Improve lighting. Make sure your rooms and all stairways are well lit, especially at night. You can buy small stair lights at any home improvement store that sells lighting.

Place railings according to stairs. If your home has a second floor, you probably have one inside. It’s also a good idea to install a handrail next to any outdoor stairs leading up to your home.

Think twice about stairs. If you must climb, use a stable step stool with a wide base. Ideally it should have a handle to help you balance.

Clean up spilled material immediately. Do not walk on slippery surfaces.

Some other security measures to consider are:

  • For assistance with getting in and out, use an adjustable transfer bench.
  • Install grab bars around bathtubs and toilets.
  • If you have difficulty sitting or standing, use an elevated toilet seat.
  • Place rubber squeegee mats or non-slip strips in the shower or bathroom.
  • raise a accumulation on the floor.

If your arthritis makes it painful to walk, see a physical therapist (PT). They can find out if you would benefit from an aid or device that would make it easier for you to get around, but that’s not all.

“The physiotherapist does a very comprehensive assessment of the patient. They talk about what the patient’s goals are, as well as what they see from the physical evaluation. They can then create a care plan for that patient,” Jan K. Richardson, PhD, PT, professor emeritus at Duke University School of Medicine and chief medical officer of Medical Outcome Indicators in Washington, PA.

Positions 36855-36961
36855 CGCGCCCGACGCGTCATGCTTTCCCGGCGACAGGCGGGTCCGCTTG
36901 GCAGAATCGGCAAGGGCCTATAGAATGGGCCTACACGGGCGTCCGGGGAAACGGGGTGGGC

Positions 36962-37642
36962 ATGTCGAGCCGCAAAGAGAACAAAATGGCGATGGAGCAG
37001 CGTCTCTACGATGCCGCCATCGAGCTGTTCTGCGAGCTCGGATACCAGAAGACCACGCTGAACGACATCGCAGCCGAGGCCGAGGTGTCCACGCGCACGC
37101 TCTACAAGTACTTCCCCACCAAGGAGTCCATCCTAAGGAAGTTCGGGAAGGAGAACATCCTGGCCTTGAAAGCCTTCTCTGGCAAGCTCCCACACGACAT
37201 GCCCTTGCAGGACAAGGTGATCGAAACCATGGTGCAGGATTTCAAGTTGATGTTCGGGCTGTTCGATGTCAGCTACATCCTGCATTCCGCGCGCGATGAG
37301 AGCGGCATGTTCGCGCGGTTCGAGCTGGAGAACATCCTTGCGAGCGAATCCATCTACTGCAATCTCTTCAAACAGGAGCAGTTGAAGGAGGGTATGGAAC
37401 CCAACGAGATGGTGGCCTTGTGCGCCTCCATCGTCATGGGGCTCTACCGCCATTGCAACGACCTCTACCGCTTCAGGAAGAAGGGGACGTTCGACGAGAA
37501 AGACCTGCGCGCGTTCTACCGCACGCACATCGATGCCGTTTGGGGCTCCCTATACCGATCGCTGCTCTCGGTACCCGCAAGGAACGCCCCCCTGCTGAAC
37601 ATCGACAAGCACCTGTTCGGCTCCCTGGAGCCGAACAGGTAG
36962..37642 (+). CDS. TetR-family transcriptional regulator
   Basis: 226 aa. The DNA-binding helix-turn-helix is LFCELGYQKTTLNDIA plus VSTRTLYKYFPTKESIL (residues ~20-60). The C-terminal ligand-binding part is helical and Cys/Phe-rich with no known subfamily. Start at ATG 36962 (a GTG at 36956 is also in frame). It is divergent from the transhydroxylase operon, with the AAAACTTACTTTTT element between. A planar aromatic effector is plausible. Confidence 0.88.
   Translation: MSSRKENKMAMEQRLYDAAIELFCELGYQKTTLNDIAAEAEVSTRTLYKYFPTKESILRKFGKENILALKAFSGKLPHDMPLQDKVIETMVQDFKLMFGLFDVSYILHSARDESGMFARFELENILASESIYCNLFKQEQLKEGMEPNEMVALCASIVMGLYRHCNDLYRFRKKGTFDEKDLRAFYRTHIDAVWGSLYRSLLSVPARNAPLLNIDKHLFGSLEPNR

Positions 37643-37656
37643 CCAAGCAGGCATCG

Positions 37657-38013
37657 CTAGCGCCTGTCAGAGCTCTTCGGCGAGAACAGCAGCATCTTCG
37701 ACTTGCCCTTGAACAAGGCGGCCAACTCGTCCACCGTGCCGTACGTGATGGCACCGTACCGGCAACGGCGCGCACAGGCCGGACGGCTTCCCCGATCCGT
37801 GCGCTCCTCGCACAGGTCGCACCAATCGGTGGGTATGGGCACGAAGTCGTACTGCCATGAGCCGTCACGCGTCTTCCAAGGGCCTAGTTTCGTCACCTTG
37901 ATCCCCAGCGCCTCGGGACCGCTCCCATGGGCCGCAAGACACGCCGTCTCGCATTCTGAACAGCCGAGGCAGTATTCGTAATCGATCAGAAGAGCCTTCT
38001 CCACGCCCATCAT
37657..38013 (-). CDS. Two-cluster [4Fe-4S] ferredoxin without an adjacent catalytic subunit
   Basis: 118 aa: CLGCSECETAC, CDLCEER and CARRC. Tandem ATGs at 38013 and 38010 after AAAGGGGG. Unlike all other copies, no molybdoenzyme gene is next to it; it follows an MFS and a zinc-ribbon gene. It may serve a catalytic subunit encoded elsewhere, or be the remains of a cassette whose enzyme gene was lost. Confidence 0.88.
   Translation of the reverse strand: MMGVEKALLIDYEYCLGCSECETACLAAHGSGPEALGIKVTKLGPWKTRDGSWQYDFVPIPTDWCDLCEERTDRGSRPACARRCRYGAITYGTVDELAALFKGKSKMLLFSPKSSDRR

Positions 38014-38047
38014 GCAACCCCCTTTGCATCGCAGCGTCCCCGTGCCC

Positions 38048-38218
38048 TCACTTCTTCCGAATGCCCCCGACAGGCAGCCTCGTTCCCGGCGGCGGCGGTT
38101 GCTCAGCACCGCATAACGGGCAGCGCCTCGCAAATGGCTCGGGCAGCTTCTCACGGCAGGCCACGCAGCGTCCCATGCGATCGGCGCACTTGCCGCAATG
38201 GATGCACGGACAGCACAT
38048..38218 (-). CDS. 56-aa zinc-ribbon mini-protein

Richardson says a physical therapist can help you:

  • Decrease pain.
  • Keep your affected joints working as best you can.
  • start a practice training program For strength, mobility and overall function.
  • Anticipate what your needs may be in the future.

If your physical therapist thinks a mobility aid or assistive device might help, they may talk to you about one or more of the following:

Reed. This can be very effective for someone who wants to relieve pressure on an affected hip. Knee, or leg on one side of the body, says Richardson. use the stick on the opposite side of you arthritis Joint,

Tell your physical therapist if you have systemic arthritis like RA and your hands are affected. Taking your weight off a stick can lead to resentment HandRichardson says.

Stool. It’s the next step after the cane, says Richardson. Some people only need one crutch, while others use two.

“When people think of crutches, they often think of the wooden crutches that hospitals provide for broken bones,” she says. “But there are also crutches that are fondly called beach crutches, which are actually forearm crutches, so they don’t go under your arms. You have a cuff on your arm. Your hand then sits on the handle like a cane, but has a lot more stability.

passenger Richardson says this two-handed device will be the next step after crutches. A walker can help someone who has joint problems on both sides of the lower body and has difficulty balancing. A physical therapist can modify a walker to put less stress and strain on your shoulders, elbows, hands and wrists.

Knee Press. There are different types of knee arthritis. Your physical therapist may recommend the following:

  • align your knees
  • take away the pain
  • Help you recover from knee surgery
  • provide a sense of support that makes you feel more comfortable

air strip. This compression tool can Lonely of bending or rolling. “People who Sprain Their heels often wear these down, but they’re also very effective if you have them. [an arthritis] You hurt your ankle,” says Richardson.

Inserts for shoes. These devices that you put in your shoes can facilitate foot ache if you have rheumatoid arthritis or lower body articulation, They may also slow the damage caused by osteoarthritis of the knee.

orthopedic shoes. If arthritis has caused a lot of deformity in your feet or toes, these custom-made shoes may be a more supportive option, says Richardson.